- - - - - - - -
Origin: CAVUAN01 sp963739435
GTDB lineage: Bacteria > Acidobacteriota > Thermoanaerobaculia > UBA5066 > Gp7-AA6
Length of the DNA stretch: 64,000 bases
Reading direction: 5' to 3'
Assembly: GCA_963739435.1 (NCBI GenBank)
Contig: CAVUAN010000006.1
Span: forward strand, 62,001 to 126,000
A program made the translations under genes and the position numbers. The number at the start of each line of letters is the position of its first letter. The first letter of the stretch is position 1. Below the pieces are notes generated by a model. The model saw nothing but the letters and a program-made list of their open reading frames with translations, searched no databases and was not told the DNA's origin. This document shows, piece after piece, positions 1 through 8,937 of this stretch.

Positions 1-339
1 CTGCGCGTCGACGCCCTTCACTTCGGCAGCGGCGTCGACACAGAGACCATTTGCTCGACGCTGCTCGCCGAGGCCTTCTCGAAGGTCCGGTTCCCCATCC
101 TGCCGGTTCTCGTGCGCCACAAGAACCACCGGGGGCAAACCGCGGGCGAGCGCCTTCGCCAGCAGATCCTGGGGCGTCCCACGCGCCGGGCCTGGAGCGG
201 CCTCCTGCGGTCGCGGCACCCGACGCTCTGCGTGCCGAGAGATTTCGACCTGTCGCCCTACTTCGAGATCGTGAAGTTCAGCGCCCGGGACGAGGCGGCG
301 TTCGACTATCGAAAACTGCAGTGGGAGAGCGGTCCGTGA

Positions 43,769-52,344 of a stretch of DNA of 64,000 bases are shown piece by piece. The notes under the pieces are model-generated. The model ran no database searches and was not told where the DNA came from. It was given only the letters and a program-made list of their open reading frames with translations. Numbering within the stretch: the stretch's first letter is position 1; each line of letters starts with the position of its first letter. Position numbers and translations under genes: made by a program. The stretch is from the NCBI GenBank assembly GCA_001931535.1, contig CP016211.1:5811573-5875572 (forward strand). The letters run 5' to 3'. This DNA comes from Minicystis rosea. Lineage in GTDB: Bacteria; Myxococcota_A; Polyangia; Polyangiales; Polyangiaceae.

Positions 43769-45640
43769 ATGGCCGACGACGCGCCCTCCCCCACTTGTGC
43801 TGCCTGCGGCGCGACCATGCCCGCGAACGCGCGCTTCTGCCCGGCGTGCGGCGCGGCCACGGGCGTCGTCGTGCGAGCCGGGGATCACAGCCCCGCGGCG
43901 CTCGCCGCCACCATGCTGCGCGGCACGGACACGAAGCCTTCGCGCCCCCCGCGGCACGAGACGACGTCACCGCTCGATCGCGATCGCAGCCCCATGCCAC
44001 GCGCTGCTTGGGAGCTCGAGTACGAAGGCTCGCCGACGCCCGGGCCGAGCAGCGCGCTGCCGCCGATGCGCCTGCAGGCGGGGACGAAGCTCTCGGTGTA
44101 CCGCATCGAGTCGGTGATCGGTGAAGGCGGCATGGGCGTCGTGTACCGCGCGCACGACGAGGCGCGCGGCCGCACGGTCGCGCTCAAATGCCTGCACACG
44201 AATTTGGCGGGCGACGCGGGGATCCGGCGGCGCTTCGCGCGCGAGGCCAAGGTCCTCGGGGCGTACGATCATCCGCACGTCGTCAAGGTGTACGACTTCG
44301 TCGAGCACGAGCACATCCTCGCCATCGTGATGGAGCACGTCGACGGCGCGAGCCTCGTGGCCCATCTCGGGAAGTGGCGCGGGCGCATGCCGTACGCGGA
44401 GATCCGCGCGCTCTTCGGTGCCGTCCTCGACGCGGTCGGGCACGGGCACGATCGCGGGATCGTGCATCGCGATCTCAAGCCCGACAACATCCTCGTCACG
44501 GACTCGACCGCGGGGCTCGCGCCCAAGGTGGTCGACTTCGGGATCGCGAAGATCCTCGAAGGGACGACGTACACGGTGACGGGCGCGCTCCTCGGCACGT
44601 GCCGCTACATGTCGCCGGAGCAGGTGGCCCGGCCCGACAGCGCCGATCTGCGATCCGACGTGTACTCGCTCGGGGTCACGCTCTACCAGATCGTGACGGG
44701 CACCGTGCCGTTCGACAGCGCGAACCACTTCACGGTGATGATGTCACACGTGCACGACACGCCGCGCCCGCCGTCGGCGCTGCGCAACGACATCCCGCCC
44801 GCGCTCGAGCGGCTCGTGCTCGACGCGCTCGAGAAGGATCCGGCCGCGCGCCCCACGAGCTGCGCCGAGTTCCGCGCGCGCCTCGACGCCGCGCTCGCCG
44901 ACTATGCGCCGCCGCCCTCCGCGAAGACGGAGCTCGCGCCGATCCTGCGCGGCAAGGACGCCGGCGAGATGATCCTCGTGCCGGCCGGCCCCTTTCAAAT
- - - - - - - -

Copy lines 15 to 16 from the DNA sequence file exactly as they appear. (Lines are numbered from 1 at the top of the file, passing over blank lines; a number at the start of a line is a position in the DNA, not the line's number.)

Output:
Positions 43769-45640
43769 ATGGCCGACGACGCGCCCTCCCCCACTTGTGC